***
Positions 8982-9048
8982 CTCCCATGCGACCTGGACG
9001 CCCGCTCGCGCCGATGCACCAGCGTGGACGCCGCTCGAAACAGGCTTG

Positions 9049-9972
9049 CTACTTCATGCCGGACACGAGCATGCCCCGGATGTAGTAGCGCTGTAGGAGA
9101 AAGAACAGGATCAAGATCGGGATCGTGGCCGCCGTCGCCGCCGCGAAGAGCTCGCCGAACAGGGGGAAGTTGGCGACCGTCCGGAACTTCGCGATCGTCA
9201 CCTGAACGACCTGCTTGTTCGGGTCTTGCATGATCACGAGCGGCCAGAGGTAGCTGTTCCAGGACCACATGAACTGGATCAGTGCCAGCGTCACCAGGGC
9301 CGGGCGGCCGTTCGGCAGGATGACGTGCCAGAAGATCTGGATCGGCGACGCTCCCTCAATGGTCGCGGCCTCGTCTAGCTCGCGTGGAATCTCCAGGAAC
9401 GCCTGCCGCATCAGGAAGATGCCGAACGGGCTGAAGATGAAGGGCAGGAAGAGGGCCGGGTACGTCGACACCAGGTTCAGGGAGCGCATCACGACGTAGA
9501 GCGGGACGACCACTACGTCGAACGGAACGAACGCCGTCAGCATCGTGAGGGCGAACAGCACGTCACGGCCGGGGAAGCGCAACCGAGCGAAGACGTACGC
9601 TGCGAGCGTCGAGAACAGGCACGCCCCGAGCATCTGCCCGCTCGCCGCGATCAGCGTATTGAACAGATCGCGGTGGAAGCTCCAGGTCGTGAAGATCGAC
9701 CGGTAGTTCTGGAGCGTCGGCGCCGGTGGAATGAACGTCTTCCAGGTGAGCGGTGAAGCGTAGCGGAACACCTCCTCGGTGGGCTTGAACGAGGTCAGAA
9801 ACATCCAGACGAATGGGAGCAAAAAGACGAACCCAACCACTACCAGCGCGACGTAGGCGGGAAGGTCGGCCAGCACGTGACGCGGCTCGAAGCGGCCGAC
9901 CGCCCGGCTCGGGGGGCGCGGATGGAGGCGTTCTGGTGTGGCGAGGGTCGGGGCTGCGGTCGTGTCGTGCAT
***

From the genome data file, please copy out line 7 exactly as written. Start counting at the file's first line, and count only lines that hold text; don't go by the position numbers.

9201 CCTGAACGACCTGCTTGTTCGGGTCTTGCATGATCACGAGCGGCCAGAGGTAGCTGTTCCAGGACCACATGAACTGGATCAGTGCCAGCGTCACCAGGGC